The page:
By definition, science fiction and fantasy are unique among literary genres because of the presence of a wide range of diverse characters and people groups. Certainly, many are fictional (as far as we know)—Vulcans, Calormenes, sentient droids. Certainly, many portrayals, such as that of female characters and Native Americans, have been fetishized and over-troped. But, like much of the world, science fiction and fantasy are growing up, growing wiser, and embracing the stories of traditionally marginalized people groups. Some might say SFF is ahead of the curve.
The ever-widening tent of modern science fiction and fantasy was shown at last week’s Hugo Awards where female writers and artists swept the prize in all major categories. N.K. Jemisin, the African-American author of the Broken Earth series, who made history in 2016 by becoming the first black writer to win the Hugo Award for Best Novel, made history again by becoming the first person ever to take the top prize three years in a row. Many of the other winners were also reflective of the growing diversity in SFF publishing. Rebecca Roanhorse won Best Short Story for Welcome to Your Authentic Indian Experience; Suzanne Palmer’s Secret Life of Bots won Best Novelette; Martha Wells won Best Novella for All Systems Red. The late Ursula K. Le Guin won Best Related Work for her book of essays, No Time to Spare. We could go on.
This trend—although I hope it’s more than a trend—makes sense, especially since, in my opinion (and in the opinion of V.E. Schwab), the best speculative stories grow from trees planted with seeds from the real world.
It’s often uncomfortable talking about the marginalization experienced by women and various races and ethnic groups. There still is (and probably always will be) a small but loud strain of individuals who don’t like black actresses playing traditionally white comic book characters on TV, or the growing recognition that women writers and people of color are receiving in SFF publishing, or minority characters being introduced to Star Wars.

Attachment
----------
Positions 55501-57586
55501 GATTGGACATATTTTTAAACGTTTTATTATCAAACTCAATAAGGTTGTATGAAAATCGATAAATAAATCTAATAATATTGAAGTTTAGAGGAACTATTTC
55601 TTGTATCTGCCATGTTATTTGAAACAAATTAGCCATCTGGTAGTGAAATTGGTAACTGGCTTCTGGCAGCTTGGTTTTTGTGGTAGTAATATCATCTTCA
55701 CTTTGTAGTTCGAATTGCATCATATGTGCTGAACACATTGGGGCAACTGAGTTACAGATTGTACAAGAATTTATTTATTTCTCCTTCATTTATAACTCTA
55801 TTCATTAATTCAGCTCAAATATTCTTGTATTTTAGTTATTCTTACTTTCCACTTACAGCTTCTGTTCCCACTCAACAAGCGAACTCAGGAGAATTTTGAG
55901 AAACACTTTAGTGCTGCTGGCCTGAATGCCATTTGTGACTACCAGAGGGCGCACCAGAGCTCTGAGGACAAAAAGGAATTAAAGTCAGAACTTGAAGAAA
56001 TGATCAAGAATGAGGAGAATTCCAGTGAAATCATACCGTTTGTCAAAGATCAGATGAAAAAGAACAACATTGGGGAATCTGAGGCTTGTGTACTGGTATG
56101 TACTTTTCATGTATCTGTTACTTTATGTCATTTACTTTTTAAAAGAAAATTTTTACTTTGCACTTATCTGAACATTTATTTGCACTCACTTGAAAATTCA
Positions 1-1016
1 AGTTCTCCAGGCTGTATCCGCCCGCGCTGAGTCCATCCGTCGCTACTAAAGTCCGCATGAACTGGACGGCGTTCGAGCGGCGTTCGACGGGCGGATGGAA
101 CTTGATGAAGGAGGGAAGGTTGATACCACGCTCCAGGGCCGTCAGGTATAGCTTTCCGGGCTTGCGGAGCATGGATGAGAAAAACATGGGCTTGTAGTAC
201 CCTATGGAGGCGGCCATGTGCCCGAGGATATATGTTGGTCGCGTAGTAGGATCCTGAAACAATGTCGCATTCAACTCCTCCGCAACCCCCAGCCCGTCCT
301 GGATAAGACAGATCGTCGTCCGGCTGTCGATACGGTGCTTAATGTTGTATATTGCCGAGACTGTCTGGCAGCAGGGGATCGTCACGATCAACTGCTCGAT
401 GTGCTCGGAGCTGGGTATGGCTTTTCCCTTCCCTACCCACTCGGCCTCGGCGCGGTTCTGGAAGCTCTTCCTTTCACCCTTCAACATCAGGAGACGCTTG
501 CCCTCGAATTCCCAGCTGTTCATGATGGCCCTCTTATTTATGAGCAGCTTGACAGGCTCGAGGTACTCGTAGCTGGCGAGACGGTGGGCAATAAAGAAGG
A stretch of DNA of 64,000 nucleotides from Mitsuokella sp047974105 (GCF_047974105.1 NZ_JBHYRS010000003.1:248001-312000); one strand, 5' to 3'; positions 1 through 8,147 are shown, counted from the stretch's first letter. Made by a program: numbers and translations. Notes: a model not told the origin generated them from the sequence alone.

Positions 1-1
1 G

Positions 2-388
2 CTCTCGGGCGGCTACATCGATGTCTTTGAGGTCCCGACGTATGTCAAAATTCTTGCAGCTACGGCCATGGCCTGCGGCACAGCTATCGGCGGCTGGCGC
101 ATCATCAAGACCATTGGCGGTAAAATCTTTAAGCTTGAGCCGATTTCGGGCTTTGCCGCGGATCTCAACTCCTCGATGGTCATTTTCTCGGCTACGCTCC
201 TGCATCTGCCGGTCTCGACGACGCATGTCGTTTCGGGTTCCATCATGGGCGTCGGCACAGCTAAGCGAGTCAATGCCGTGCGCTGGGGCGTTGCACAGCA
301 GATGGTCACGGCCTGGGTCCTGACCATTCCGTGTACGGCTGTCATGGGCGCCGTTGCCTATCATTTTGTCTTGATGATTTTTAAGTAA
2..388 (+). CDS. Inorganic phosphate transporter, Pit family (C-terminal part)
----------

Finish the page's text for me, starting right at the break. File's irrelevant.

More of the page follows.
But the embrace of diversity in speculative genres ought to remind us that, one day, people of every nation, ethnicity, and language will live, work, and love together in the New Heaven and New Earth. John, the apostle and end times seer, wrote, “I looked, and behold, a great multitude that no one could number, from every nation, from all tribes and peoples and languages, standing before the throne and before the Lamb” (Revelation 7:9).
The arc of the universe bends toward diversity. It bends toward a re-imagined Eden where the things that have divided for so long—the differences of race, gender, ethnicity, culture, and economic standing—become the elements God uses to paint a new mosaic. In this mosaic, the beauty comes not just from unity despite our differences, but unity made more glorious because it embraces our differences. To paraphrase from Helen Lee’s recent article, God is the ultimate diversity activist.
Jesus’s example shows us that we should cheer the growing diversity in SFF genres. Although He came to bring the Good News of the Kingdom to the Jews first, He often went out of His way to minister to those who were marginalized. He took time out to hear from Greeks who were seen as outsiders (John 12:20-22). He ministered to the hated, half-breed Samaritans (John 4:1-42), and, in one of His most famous stories, He made a Samaritan the main character and the hero.
Jesus grabbed people who stood on the margins of His society—tax collectors, prostitutes, the poor, the lepers, the African—and thrust them into the main narrative of the Great Story of God’s Love. You belong here, He told them. There is room for you.
And then, He told us, His disciples, to do the same. The glorious climax of every people, every nation, every tongue gathered around the throne at the end of time only comes about because the plot can be summed up in the Great Commission where Jesus commands us to “make disciples of all nations.”
We have a hand in the making of God’s diverse kingdom—in Heaven and here on Earth. And we should rejoice when any arena, like modern science fiction and fantasy publishing, moves closer to that divine ideal.